A ground-breaking application for the release of three Elephants, held captive for public display purposes at the Johannesburg Zoo, was filed on the 20th of June 2022.
The application was brought by Cullinan and Associates, representing Animal Law Reform South Africa, EMS Foundation and Chief Stephen Fritz.
As sentient beings, Lammie, Mopane and Ramadiba are housed in an enclosure in the Johannesburg Zoo, under conditions that fail to meet even their most basic needs. Experts have confirmed that the Elephants are exhibiting psychological distress symptoms as a result of inadequate living conditions.
There is no precedent for a case like this in South Africa, calling for the release of the Elephants to a sanctuary where they could roam freely.
Lammie has been living at the Jhb Zoo for 42 years – her entire life. In 2018, her companion of 17 years, Kinkel, passed away. At the time, the NSPCA and Humane Society International called for Lammie’s release, but the Zoo Management decided to source new companions (read ‘fellow inmates’) for her, completely ignoring the public outcry.
In 2019 the zoo ignored please to #FreeLammie and introduceds two new Elephants to her captivity instead ~ Mopane and Ramadiba.
HSI/Africa’s Wildlife Director Audrey Delsink, said: “We are furious that instead of doing the right and honourable thing for Lammie by giving her freedom in a vast sanctuary with a new elephant herd, Johannesburg Zoo has forged ahead and brought two new elephants for Lammie to share what remains of her life in captivity. Such was their haste to acquire these elephants, they have done so without completing any of the expansion or renovation work they promised and ignored both public opinion and the pleas of some of the world’s most eminent elephant experts and conservationists. The Gauteng Legislature has also utterly failed to respect the wishes of the 301,652 petitioners who called for Lammie to be released. Johannesburg zoo claims it acted legally but the question is has it acted morally, and from Lammie’s point of view the answer is no. This decision denies Lammie, and the two new elephants, the chance of a decent, fulfilling life. This sorry episode has exposed the zoo authorities as lagging far behind global trends to close elephant zoo exhibits, something that 150 progressive, modern zoos have already done in recognition of the inescapable fact that such captivity cannot meet elephants’ complex physiological, psychological and social requirements. Johannesburg Zoo may well have acted on the right side of the law, but they have found themselves on the wrong side of history.”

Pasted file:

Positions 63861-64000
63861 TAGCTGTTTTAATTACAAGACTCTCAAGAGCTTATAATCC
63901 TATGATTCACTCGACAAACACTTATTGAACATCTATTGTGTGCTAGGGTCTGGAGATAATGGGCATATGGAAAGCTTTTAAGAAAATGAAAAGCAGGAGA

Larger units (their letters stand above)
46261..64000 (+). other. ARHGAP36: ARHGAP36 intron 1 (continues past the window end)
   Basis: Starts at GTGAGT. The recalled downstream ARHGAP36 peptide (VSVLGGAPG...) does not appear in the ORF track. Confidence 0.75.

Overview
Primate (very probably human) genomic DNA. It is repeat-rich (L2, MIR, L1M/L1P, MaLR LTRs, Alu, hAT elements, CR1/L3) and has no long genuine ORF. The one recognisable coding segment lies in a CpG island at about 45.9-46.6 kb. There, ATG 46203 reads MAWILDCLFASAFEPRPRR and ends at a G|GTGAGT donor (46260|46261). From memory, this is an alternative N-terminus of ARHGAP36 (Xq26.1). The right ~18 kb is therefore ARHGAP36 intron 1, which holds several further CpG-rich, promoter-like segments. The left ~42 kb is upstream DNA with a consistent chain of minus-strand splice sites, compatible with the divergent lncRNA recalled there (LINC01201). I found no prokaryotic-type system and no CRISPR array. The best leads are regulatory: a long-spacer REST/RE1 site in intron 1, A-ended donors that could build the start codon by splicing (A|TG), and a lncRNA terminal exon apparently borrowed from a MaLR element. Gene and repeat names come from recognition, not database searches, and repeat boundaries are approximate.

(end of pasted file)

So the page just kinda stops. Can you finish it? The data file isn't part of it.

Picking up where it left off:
Despite the fact that 52 zoos across Europe and North America have closed their Elephant exhibits, there are still more than 1000 Elephants held captive in zoos around the world, for human entertainment. This figure includes 22 Namibian wild-caught desert-adapted Elephants, recently sold and transported to Dubai.
Elephants are highly social, complex animals, living in structured hierarchy in the wild, normally in herds numbering around 75 individuals. They form close ties with family members, and are not able to adapt to a life that is worlds apart from how they were meant to live.
There are many cases that illustrate the results of trauma bestowed upon Elephants during capturing and culling, such as the Pilanesberg Orphans. Rescued from an indiscriminate Kruger National Park culling, the young males in this instance ended up killing Rhinos and attacking tourists, because they had no role models (no adult, experienced males) as patriarchs.